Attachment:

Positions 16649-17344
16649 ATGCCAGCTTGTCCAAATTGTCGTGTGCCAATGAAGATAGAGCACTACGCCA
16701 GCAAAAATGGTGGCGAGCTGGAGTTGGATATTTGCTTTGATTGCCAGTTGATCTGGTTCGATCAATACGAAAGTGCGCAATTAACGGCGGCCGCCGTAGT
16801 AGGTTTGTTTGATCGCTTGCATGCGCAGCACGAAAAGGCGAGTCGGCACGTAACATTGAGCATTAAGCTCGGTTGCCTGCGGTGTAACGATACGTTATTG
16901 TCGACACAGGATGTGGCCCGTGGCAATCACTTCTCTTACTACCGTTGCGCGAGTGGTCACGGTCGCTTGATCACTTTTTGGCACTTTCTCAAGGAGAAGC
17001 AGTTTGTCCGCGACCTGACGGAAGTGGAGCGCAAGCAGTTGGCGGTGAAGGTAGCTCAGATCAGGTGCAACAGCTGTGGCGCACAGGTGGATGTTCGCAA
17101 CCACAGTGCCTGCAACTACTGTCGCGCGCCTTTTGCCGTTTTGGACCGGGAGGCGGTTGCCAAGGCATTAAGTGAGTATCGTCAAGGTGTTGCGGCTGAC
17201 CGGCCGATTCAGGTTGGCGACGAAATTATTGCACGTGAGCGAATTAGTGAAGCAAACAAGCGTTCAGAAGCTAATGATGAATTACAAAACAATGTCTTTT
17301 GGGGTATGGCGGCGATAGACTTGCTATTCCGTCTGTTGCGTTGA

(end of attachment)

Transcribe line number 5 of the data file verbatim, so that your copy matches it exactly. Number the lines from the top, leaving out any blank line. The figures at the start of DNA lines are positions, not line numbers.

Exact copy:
16901 TCGACACAGGATGTGGCCCGTGGCAATCACTTCTCTTACTACCGTTGCGCGAGTGGTCACGGTCGCTTGATCACTTTTTGGCACTTTCTCAAGGAGAAGC